5G Hype Hits 'Greatest Uncertainty' Phase for Carriers Placeholder Image Matt Kapko | Senior Editor April 9, 2022 10:30 PM

APR 09, 2022

The 5G hype period appears to be in for a rude awakening with killer apps remaining elusive and additional revenue for carriers hard to come by, according to a new report from Moody’s.

Wireless carriers have invested heavily in 5G network infrastructure upgrades and while some operators are further along than others, the credit rating and financial analysis firm concludes global carriers’ capex will continue to rise through 2025.

Wireless carriers’ capex as a share of revenue leveled off at 16% globally in 2019 and 2020, inched up to 17% in 2021, and is expected to hit 18% for the next four years, according to Moody’s.

The burden on carrier capex is bad enough, but it’s worsened by a prolonged period of lackluster revenue growth. Rising costs and flat revenue portends a rough four-year stretch for operators, and there’s little to suggest that dynamic will change in 2026.

“We remain skeptical about the ability to generate revenue from applications based on 5G technology,” Moody’s analysts wrote in a research note. “We do not expect material revenue increases in the global telecom sector from 5G in the 2022-2025 period. This is because 5G will mainly evolve around enhanced mobile broadband, which will be broadly similar to 4G.”

True 5G Killer App Yet to Emerge

Moreover, with a true 5G killer app yet to emerge, the potential for revenue growth remains scant.

As such, lower latency remains the key improvement delivered by 5G and, while the changes there are noteworthy, the “almost immediate network response time” is only relevant in specialized use cases, according to Moody’s. “Indeed, it has become apparent that the most compelling use cases for 5G revolve around businesses rather than residential consumers,” the analysts wrote.

The largely unmet promise of 5G also follows previous disappointments for carriers in the 3G and 4G eras.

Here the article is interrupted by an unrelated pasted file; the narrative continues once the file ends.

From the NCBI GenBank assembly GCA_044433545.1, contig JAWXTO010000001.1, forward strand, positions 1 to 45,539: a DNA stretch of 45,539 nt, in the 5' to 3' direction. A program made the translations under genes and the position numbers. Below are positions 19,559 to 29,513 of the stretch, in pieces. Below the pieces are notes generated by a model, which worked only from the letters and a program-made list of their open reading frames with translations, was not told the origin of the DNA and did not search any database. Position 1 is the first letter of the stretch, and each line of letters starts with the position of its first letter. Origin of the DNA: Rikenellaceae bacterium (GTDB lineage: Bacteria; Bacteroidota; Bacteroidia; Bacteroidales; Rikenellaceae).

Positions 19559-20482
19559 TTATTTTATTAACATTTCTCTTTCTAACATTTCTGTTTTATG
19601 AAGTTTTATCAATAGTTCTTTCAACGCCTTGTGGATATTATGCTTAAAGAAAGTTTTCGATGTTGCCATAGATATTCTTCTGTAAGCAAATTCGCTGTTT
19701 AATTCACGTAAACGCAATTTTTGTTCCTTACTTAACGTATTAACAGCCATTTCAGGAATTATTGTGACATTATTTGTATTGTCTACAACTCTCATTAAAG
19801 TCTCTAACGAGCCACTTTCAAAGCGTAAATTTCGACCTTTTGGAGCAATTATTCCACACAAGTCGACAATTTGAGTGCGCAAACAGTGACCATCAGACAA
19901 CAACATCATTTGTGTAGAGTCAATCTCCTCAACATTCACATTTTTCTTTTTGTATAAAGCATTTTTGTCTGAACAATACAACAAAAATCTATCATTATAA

“This phase carries the greatest uncertainty about companies’ capital spending. As a result, we remain cautious when projecting revenue growth derived from 5G until there is clarity on the business case, especially given the lessons of limited monetization of 4G and 3G,” Moody’s analysts wrote.

Specialized services for enterprises continue to be the most compelling use cases for 5G, and additional IoT applications could drive incremental revenue gains after 2025 but those are unlikely to justify carriers’ significant 5G investments, the financial research firm concluded.

“The wide array of potential applications — such as autonomous vehicles, robotics, and smart homes — places different demands on networks in terms of speed and latency, in contrast to previous generations that focused on one major advance, such as broadband mobile video with 4G or web browsing with 3G,” the analysts wrote.

Despite this uncertain revenue outlook, carriers face an unavoidable period of heightened 5G investment. Operators have cumulatively spent $200 billion globally on 5G spectrum to date, according to Moody’s, and GSMA predicts operators will invest about $510 billion on 5G-related infrastructure and services from 2022 to 2025.

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